Royce Millar of The Age reports that in response to his beat-up on Tuesday about party databases, Ted Baillieu has said he would make available information kept on constituents “to the maximum extent reasonable” and provide reasons for any refusal, while John Brumby declined to give such an undertaking.

• The Herald-Sun reports Nationals leader Peter Ryan is seeking to emulate Anna Bligh and Tony Abbott with “a 30-hour, 30-town blitz to finish off the campaign”.

• Those who fancy the Coalition’s chances can get $4.65 from Flemington Sportsbet, $4.50 from Centrebet and Sportingbet and $4.25 from Sportsbet.

Author: William Bowe

William Bowe is a Perth-based election analyst and occasional teacher of political science. His blog, The Poll Bludger, has existed in one form or another since 2004, and is one of the most heavily trafficked websites on Australian politics.

121 comments on “Galaxy: 50-50 in Victoria”

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  1. [I agree with Graham Richo this week , Labor needs to quote him show your ‘whaccy polisys off to public , hope Julia heeds message]

    The average Greens voter is a highly educated young urban professional. These voters fully understand & accept a large part of the Greens policy platform.

    The only way for Labor to get some of these voters back is to “earn it” … by making Labor into a truly progressive party instead of Liberal-lite.

  2. The average Greens voter is a highly educated young urban professional. These voters fully understand & accept a large part of the Greens policy platform.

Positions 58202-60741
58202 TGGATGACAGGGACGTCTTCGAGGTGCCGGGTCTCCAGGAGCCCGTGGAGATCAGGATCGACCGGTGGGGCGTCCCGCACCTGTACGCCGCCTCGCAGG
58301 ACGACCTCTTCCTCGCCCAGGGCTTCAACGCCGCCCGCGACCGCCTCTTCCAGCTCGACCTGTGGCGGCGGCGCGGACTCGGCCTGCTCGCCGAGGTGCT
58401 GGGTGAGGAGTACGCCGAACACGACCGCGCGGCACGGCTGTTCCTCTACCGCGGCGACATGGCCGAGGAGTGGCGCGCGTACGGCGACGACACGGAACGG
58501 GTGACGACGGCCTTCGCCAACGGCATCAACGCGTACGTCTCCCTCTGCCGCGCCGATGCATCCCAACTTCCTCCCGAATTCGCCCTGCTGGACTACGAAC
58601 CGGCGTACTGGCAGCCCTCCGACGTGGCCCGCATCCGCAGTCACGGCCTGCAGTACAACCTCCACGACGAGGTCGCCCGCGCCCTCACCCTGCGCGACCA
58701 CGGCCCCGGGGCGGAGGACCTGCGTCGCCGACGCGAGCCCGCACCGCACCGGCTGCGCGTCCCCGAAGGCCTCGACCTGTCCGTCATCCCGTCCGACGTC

Exactly true.

    And how many ALP or LIB voters would you say understand or even know the contents of those parties policy platforms?

    I’d estimate a lower percentage than GRN voters.

    Simply put, Labor are not progressive enough for my tastes. They’ll certainly get my preference well before the Liberals though.

    And lets face it – you’ll probably need my preference in my seat (Prahran).

  3. Would any of the other Labor or Green supporters here like to consider redirecting some of their ammunition at the real enemy, who seem to be rather close to the gates, rather than at each other?

  4. People forget that in 1999 it was Geelong that finally put Labor over the line. Labor seems to be in trouble in Geelong but although Libs are swamping us with direct mail they are not campaigning on the ground. The rural backlash theme is overhyped the marginals are in Melbourne apart from South Barwon.

  5. Why do that Rod?

    The Greens dont win many votes of the Liberals = no point attacking them.
    The Greens take votes off Labor who are their main enemy if they are to one day replace them as the force on the left = so have at them I say 😀

  6. Oh and GG I agree with your belief that michael o’brien will take over should Baillieu not pull it off. Seems like a decent chap.

  7. Also we’d have O’s leading the Oppositions of Victoria and NSW.

    O’Brien and O’Farrel

    Oh GG I bet we could agree on several things when not name calling each other as hacks 🙂

  8. Rod, as a Greens supporter I certainly hope that Labor soundly beat the Coalition tomorrow.

    I don’t mind Brumby actually, have actually made a coffee for him when he was at an old workplace for a meeting (and the CEO’s PA was absent)…and yes, he’s a latte-sipper 😉

    Here on the ground in Prahran the anti-clearway groups are out in force…’Clear Brumby Away’ signs in around 60% of shopfronts on High St I’d say.

    Clem Newtown-Brown (Lib candidate) has been far more visible too – met him at Toorak station a few weeks back. I told him I found that interesting seeing as it was the former Lib government that castrated the public transport network, and was only narrowly stopped from doing further damage (like their attempt to close the Upfield line).